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New Illinois Law Will Prohibit Discrimination Against Employees and Job Applicants Based on their Credit History

August 12, 2010

On August 10, Illinois Governor Quinn signed House Bill 4658 into law. The new law, the Employee Credit Privacy Act makes it illegal to use personal credit history to determine employment, recruiting, discharge or compensation. The new law forbids employers from inquiring about an applicant or employees’ credit history or obtaining a copy of their credit report. However, it is important to note that this new law does not prevent an employer from conducting a thorough background check that does not contain a credit history or report.

There are a number of exceptions to the new prohibition. For instance, employers may access credit checks under limited circumstances including positions that involved bonding or security per state or federal law; unsupervised access to more than $2,500; signatory power over business assets of more than $100; management and control of the business; access to personal, financial or confidential information, trade secrets or state or national security information.

The law takes effect on January 1, 2011. In the meantime, employers will need to review their applicant process and their use of background checks and make necessary adjustments to come into compliance with this new law.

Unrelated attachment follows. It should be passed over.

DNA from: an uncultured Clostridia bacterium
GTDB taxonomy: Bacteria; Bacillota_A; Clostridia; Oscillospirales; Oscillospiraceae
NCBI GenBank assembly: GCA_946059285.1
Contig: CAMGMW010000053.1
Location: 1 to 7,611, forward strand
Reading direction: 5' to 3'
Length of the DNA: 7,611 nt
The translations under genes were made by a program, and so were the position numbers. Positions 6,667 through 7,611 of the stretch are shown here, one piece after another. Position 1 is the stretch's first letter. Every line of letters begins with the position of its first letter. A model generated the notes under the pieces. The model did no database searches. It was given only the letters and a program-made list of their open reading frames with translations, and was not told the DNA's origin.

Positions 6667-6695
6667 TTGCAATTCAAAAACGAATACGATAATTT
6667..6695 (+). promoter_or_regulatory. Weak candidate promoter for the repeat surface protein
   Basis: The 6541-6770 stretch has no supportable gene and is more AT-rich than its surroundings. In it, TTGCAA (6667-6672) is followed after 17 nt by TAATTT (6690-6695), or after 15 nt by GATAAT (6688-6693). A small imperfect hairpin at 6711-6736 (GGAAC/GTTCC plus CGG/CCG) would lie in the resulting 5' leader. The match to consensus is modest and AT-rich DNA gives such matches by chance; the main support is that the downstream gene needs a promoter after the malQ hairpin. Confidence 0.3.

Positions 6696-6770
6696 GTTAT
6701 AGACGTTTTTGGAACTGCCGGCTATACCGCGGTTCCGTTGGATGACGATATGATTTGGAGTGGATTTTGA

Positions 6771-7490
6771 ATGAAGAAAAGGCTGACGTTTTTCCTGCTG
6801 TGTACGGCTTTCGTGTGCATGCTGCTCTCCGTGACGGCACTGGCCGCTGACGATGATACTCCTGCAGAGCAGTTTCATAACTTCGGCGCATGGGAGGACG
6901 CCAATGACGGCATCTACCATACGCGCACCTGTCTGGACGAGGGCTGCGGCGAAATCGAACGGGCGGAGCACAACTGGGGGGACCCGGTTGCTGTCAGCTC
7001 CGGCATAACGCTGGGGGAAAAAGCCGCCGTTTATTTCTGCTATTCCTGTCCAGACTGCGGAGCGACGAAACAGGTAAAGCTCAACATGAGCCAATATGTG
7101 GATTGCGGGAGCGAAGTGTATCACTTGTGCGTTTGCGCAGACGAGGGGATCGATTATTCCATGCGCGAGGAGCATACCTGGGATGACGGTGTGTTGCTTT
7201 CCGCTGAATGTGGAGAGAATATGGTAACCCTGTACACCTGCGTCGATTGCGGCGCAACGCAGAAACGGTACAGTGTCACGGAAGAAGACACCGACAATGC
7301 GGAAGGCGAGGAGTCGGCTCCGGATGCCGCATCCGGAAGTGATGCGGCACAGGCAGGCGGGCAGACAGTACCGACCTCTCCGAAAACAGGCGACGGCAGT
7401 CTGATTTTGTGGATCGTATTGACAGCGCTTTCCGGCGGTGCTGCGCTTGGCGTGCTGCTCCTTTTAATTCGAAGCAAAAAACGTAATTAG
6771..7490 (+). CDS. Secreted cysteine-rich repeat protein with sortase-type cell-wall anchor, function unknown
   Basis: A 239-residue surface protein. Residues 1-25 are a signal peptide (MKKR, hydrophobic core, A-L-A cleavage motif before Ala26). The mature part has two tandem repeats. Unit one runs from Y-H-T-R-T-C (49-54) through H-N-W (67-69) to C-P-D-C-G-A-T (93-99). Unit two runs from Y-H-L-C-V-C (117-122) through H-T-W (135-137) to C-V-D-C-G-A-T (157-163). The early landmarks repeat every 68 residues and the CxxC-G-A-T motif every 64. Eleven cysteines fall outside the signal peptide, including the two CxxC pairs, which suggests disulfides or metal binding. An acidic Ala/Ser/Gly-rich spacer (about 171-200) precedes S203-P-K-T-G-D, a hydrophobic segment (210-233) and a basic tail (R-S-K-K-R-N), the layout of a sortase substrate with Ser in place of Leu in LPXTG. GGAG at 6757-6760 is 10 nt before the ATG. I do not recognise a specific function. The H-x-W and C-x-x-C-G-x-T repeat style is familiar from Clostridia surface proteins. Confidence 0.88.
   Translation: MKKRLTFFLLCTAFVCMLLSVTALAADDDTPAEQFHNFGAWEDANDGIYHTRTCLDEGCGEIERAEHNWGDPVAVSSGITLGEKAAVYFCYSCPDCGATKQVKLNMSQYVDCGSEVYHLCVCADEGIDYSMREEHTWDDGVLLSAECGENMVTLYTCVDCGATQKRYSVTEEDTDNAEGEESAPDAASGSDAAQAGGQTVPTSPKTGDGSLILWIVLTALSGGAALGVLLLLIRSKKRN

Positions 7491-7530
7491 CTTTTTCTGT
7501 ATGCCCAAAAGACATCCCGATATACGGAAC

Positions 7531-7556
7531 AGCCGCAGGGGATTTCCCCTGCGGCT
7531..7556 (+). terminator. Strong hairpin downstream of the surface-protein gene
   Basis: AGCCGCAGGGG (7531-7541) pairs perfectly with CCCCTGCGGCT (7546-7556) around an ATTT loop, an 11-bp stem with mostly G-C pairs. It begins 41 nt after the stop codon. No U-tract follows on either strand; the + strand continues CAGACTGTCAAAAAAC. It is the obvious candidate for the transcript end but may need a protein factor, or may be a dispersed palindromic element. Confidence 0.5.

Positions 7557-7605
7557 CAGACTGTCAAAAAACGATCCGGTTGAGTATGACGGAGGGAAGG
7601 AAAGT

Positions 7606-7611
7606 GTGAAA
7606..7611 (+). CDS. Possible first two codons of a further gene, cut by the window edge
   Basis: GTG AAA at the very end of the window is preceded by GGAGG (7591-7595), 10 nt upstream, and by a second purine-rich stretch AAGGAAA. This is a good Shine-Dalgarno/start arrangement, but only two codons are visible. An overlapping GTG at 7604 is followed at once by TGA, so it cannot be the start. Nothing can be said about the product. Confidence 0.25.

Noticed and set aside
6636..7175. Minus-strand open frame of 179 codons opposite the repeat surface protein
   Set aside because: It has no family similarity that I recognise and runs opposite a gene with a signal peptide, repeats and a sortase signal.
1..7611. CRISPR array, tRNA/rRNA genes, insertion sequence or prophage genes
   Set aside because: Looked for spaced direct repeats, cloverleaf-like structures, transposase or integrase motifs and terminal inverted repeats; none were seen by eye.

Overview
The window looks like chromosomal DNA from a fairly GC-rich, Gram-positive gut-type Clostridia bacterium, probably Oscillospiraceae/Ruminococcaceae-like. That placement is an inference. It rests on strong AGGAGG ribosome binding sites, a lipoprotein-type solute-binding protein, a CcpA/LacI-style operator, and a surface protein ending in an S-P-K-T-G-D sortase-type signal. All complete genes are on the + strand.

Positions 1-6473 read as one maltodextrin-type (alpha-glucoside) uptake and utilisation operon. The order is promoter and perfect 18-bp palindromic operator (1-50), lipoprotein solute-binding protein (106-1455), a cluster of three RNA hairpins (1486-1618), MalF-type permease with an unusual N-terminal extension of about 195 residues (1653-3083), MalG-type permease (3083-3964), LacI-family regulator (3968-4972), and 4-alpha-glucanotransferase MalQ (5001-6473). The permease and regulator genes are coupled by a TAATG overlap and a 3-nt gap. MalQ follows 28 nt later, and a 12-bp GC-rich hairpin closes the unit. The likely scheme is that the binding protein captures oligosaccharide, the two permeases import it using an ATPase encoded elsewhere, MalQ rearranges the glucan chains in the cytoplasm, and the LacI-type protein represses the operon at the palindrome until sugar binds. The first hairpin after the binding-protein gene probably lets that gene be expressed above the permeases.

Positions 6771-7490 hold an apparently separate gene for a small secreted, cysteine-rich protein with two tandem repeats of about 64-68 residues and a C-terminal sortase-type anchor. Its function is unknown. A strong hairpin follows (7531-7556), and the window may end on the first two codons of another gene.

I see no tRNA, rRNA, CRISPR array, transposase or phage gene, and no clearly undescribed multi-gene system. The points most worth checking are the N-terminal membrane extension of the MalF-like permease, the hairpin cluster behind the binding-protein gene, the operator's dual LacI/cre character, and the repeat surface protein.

If you have any questions, or desire more information about the Employee Credit Privacy Act, please contact your Dykema relationship attorney. 


As part of our service to you, we regularly compile short reports on new and interesting developments and the issues the developments raise. Please recognize that these reports do not constitute legal advice and that we do not attempt to cover all such developments. Rules of certain state supreme courts may consider this advertising and require us to advise you of such designation. Your comments are always welcome. © 2010 Dykema Gossett PLLC.

As part of our service to you, we regularly compile short reports on new and interesting developments and the issues the developments raise. Please recognize that these reports do not constitute legal advice and that we do not attempt to cover all such developments. Rules of certain state supreme courts may consider this advertising and require us to advise you of such designation. Your comments are always welcome. © 2017 Dykema Gossett PLLC.